Chasen likes to compare eyebrow grooming to the art of bonsai, and her disciplined approach to creating perfect shapes is why skin-care pro Brad Duncan tapped this standout makeup artist and clinical aesthetician to join his staff last fall. After deploying the gentlest of hard waxes, she draws on a decade's worth of eyebrow-refining experience to tweeze away strays and smooth contours. All this in less than half an hour. 530 Tremont St., Boston, MA 2116, bradduncanskincare.com.
It's a bold statement for a city mag to give the stellar-cellar nod to a restaurant located a couple of hours (and several modes of transportation) from downtown. But for those willing to roll with the car-ferry-taxi shuffle, the reward is Orla Murphy-LaScola's gem of a wine list at American Seasons, packed with off-the-beaten-vine vintages from the States. Even jaded sommeliers—stuck tending to creaky libraries of 'important' quaffs from Burgundy and Bordeaux—scratch their heads in amazement at theeccentric yet impeccable collection of small-production wines. 80 Centre St., Nantucket Island, MA 2554, americanseasons.com.
At Eastie red-sauce palace Rino's Place, patrons can get stuck waiting two hours for huge portions of baked rigatoni and chicken Parm. To accommodate the throngs, the owners opened Prima E Dopo across the street, offering balsamic-glazed wings and $6 cocktails. Now we just skip Rino's altogether and hang here, dining on sausage-and-broccoli-rabe pizza, crispy bruschetta, and perhaps the most flavorful meatballs we've ever had. 300 Saratoga St., East Boston, MA 2128, .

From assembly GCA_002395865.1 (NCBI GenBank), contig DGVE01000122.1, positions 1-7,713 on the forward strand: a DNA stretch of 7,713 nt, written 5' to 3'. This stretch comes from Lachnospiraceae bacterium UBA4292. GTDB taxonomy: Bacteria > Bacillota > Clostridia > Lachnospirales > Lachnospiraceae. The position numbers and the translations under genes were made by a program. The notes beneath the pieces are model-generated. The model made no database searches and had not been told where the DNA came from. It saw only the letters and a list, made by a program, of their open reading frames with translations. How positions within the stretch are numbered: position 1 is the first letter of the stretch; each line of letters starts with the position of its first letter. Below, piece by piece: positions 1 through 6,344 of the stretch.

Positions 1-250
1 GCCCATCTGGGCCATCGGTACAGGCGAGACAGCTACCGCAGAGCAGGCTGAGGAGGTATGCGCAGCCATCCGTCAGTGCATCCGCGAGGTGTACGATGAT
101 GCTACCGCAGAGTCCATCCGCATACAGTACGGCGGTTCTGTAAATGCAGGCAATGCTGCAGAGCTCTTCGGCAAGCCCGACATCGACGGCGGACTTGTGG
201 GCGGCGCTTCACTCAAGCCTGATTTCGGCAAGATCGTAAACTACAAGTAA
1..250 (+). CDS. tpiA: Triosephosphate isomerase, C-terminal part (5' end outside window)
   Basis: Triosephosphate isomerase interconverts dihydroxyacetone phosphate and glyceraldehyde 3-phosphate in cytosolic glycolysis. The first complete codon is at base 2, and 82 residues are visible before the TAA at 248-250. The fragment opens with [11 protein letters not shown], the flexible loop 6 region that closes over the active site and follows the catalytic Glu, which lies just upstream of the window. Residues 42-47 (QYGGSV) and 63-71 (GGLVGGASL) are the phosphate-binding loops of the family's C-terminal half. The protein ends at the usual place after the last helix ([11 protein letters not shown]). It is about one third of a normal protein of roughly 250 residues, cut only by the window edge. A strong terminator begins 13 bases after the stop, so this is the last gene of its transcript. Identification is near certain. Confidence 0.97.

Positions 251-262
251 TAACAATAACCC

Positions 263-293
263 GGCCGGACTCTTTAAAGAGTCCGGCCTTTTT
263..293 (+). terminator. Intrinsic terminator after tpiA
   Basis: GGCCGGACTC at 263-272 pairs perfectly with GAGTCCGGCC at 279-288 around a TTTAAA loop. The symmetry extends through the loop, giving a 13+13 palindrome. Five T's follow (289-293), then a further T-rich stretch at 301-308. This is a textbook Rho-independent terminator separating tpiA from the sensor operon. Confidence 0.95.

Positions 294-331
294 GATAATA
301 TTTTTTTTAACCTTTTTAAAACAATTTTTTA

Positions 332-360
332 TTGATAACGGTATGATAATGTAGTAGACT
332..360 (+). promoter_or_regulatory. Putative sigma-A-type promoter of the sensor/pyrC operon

Chef Frank McClelland's celebrated dining room offers not one, but two extravagant tasting options. There's the "Seasonal Degustation"—a six-course meal headlined by dishes like Hudson Valley foie gras (take that, California!) with angelica and oatmeal-nut tuile, or lamb alongside roasted figs and caramelized fennel, both featuring ingredients sourced from the chef's own Essex farm. Not lavish enough for you? Then choose the $200 "Chef's Tasting Journey," and you'll be treated to an hours-long repast replete with caviar and truffles. 774 Boylston St., Boston, MA 2199, lespalier.com.
The Goldilocks Principle is perfectly apt when applied to early-morning eats: Go too big and you’re ready for a nap before 10 a.m., go too small and you’ll be hungry within the hour. Henrietta’s gets it just right, balancing out hearty staples like red flannel hash with lighter fare like smoothies and fresh-baked pumpkin bread. One Bennett St., Cambridge, MA 2138, henriettastable.com.
Kids? Reading? Ha. Pass the remote. Fortunately this Porter Square independent publisher and bookshop still emphasizes literacy and creative storytelling, matching up unequaled illustrations with cross-cultural tales to create award-winning titles such as The Gigantic Turnip and the celebrated My Daddy Is a Pretzel. In-store craft sessions, sing-alongs, and community store hours further the case for imagination—no batteries required. 1771 Massachusetts Ave., Cambridge, MA barefootbooks.com/.
Some men like to shop. Then there are the rest of them. At Barneys New York, the breadth of merchandise—a bounty of socks, cuff links, wallets, watches, duffels, and other assorted man-bags—offers something for both kinds of fellows. Dandies can spend hours deliberating over the perfect pocket square, while the guy who just needs a tie can get in and out before the sweat starts to bead. 100 Huntington Ave., Boston, MA 2116, barneys.com.